The Kid’s father was at Abu Gharib too, knew Tillich, and carried the same emotional toll. Rather than play cards, however, the old man acted out, violently abusing his family and eventually committing suicide. Having inherited his father’s emotional burden, accruing considerable financial debts and leading an aimless existence, The Kid decides the overwhelming need to make right what is wrong means somebody needs to pay. That somebody is both his dad’s and Tell’s ex-commanding officer, John Gordo (Willem Dafoe, his wild hair denoting all we need to know about the character), who The Kid wants to kidnap and torture, a woebegone plan culled from third-hand Internet information that Sheridan has his character recount in a zoned out if weirdly serene and confident voice that is at once frightening and pathetic. Tell cautions The Kid against the futility of an eye for an eye, though he also enacts practical measures, agreeing to play poker tournaments under the eye of La Linda for bigger purses and more money in an effort to pay off The Kid’s debts and allow him to start his life over. 

As a character, Tell, really, is nothing more than two traits, card-counting and his torturing past, which might seem to suggest he is lacking in some way, missing crucial dimension. That lack of characterization, however, is the character. Schrader even has La Linda point it out, asking Tell if he has interests beside cards. Isaac’s grayish hair rhymes with his colorless clothing which rhymes with his nondescript hotel rooms, even before he swaddles everything in white sheets to duplicate a prison cell. This austere lifestyle might be a hallmark of Schrader protagonists, but even “Light Sleeper” explored the finer points of the drug trade while “First Reformed’s” Toller not only led his church but gradually transformed into a climate change zealot. No matter how many times Tell breaks down the finer points of card game, on the other hand, the detachment in Isaac’s voice, a far cry from, say, Robert DeNiro’s rollicking explainers in “Casino”, betrays the card games as not being the point. No, in “The Card Counter” the nature of playing cards, going from town to town, sitting in a circle, dealing a new deck, takes on a quiet spiritual quality, going round and round, just like the character says, trying to work things out.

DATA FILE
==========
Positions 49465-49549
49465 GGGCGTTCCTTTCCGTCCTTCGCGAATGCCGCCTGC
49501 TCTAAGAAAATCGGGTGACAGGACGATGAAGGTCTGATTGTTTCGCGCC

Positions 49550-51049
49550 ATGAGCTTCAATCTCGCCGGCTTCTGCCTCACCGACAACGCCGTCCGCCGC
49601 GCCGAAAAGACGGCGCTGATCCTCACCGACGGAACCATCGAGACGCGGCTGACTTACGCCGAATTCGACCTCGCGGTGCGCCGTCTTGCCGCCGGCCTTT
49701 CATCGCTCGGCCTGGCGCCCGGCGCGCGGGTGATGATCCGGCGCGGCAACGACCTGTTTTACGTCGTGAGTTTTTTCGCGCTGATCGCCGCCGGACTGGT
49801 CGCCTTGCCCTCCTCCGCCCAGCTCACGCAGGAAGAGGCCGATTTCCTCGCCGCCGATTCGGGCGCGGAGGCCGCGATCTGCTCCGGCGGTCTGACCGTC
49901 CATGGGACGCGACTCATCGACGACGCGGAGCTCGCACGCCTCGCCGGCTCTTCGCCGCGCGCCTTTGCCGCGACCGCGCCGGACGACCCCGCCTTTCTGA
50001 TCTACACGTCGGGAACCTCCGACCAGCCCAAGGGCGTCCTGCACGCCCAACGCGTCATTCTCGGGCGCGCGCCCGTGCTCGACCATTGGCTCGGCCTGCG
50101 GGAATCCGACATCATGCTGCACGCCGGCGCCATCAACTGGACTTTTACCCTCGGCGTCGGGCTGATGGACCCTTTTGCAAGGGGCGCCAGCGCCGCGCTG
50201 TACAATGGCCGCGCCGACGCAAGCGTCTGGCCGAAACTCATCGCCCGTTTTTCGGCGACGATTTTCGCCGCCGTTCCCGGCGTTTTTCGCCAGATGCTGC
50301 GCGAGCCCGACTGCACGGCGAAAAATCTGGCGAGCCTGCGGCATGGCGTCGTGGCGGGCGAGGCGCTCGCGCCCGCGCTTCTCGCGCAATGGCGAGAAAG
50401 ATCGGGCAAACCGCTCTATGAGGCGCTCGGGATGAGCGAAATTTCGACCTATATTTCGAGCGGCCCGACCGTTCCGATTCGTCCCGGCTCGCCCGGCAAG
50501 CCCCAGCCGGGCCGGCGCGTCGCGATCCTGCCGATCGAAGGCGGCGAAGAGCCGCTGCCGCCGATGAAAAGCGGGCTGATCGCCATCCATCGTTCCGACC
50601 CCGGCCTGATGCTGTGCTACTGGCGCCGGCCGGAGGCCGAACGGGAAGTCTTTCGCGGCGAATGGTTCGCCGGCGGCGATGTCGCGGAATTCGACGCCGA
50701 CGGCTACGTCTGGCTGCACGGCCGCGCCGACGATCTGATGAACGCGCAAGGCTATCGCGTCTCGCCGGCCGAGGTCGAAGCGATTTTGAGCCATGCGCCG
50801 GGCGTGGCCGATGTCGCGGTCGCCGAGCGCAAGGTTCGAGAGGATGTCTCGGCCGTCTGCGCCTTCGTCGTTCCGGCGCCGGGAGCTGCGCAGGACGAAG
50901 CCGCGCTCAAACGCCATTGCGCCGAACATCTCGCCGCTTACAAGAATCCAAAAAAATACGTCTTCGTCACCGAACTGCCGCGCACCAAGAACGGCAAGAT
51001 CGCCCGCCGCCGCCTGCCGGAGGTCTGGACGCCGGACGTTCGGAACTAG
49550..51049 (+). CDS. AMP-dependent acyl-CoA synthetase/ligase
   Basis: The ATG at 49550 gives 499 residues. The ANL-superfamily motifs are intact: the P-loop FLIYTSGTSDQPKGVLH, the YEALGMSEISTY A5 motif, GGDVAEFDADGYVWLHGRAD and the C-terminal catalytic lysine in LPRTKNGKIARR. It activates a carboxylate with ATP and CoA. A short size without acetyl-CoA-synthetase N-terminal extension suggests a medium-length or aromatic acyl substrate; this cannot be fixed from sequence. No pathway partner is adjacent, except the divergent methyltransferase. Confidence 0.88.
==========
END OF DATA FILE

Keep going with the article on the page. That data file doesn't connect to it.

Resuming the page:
In this way, both The Kid and La Linda become pointed reflections of Tell. What Tell is trying to leave behind, The Kid lets gnaw at him and ultimately consume him. La Linda, while describing early-life difficulties, also explicitly states she has found a profession she’s good at, content with, and Haddish’s laid-back but effusive demeanor evokes someone entirely comfortable in her own skin. The Kid is what Tell is; La Linda is the plain to which he’s trying to ascend. In the end, he gets there, through an astonishing sequence that narratively is nowhere near as mystical as the floating sequence in “First Reformed” yet formally just as transcendental, an image of human connection that seems to virtually eradicate a partition between Tell and La Linda. In that moment, Tell’s cycle of suffering ends.